That means marketers need to go to different departments and find a story to tell. This could be background information on what went into the concept of a new product or an explanation of its manufacturing process. The marketer-journalist might have to interview multiple employees spread across different departments to find the necessary information for the eventual communication. This would include direct quotes when needed.

The information gathered is then distilled down to the necessary parts to tell the story for the reader. The story is told in a compelling way that gives value to the reader. This is no different to what a journalist at a news organization is expected to do for a story.

As marketers continue to get better at news collecting, product launches and releases will become more compelling and interesting for followers of those companies. And don’t think that this will be true just for companies with trending products. If the story is compelling, it will garner an audience. And there’s nobody better at captivating and enchanting than the marketing department.

An internal news department is a result of content marketing trends.

News Value Is Important

As marketers deliver up-to-date, relevant content to a company readership, news value begins to take center stage. This takes some getting used to but soon marketers will have a full news stream of product-related news at their fingertips and draw content from that stream. This might even be with marketing department reporters going out and collecting information for publication.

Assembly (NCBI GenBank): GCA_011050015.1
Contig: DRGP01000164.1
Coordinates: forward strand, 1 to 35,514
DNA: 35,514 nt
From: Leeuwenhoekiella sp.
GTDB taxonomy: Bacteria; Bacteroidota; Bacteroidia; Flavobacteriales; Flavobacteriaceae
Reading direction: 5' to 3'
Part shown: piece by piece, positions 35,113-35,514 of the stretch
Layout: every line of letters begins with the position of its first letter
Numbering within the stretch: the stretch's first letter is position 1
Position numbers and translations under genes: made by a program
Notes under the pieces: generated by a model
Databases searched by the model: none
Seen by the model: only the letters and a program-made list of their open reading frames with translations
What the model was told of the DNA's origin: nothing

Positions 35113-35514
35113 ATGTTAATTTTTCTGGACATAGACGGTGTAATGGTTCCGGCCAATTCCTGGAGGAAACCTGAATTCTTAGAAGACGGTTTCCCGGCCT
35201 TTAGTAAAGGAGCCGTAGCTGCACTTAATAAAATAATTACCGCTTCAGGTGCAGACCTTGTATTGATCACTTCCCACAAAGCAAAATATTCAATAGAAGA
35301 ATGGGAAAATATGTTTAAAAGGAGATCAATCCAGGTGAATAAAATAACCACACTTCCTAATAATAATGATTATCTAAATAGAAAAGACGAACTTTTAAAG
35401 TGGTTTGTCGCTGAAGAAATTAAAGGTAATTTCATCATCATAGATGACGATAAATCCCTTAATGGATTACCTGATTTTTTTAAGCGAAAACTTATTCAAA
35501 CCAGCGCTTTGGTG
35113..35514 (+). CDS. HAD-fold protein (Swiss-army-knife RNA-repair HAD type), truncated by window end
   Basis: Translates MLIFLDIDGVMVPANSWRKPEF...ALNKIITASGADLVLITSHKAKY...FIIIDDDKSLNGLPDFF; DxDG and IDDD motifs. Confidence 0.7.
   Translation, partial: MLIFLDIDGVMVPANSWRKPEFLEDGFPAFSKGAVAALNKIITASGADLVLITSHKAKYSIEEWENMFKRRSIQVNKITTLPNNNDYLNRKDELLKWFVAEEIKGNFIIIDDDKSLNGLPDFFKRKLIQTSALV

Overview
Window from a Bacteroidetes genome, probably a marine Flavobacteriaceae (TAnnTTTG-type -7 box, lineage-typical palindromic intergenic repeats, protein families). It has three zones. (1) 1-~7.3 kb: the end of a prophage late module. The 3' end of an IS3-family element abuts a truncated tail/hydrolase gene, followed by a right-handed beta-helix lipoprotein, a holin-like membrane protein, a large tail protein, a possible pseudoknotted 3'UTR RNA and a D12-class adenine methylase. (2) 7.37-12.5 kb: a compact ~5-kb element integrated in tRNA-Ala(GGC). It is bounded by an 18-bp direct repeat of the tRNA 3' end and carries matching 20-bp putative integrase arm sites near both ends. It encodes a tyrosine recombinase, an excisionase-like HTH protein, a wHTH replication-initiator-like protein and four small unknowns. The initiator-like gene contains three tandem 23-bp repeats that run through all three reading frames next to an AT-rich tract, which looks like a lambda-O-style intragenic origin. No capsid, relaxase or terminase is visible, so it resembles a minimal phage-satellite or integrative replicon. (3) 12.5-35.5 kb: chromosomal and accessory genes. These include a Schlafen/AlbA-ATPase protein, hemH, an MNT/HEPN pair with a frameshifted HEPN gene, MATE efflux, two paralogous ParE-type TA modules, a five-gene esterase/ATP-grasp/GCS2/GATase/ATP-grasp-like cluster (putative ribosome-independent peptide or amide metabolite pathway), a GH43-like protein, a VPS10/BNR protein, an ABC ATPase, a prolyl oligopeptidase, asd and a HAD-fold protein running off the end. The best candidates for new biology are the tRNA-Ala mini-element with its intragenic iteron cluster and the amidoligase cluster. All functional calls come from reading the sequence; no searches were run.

A news calendar is likely to be a staple of marketing departments in the future. Certain events happen the same time every year and industry-relevant content can be anticipated when coordinated. A consumer electronics company would want to have CES and IFA on its calendar to ensure content is created around these events.

Content Quality Assurance Will Come From Marketing

Writing standards within marketing departments have always been higher than other departments. Many marketing directors hire writers to ensure company materials published externally meet quality standards of news publications. This is the bleeding-edge of content marketing trends.

The marketing department is not the only part of the company publishing externally and this makes it difficult to maintain quality standards for written materials. Since marketing departments are now well-versed at crafting quality writing content, many management teams look to marketing to maintain writing standards in all external communication.

This means that marketing departments will need subediting and proofreading employees to keep external company collateral in the highest order. Workflows will need to be created to streamline the editing process so communication isn’t halted in the name of quality.

A great way to create brand-consistent content faster is use a digital asset management system. Check out our DAM for Marketing Professionals e-book to learn more.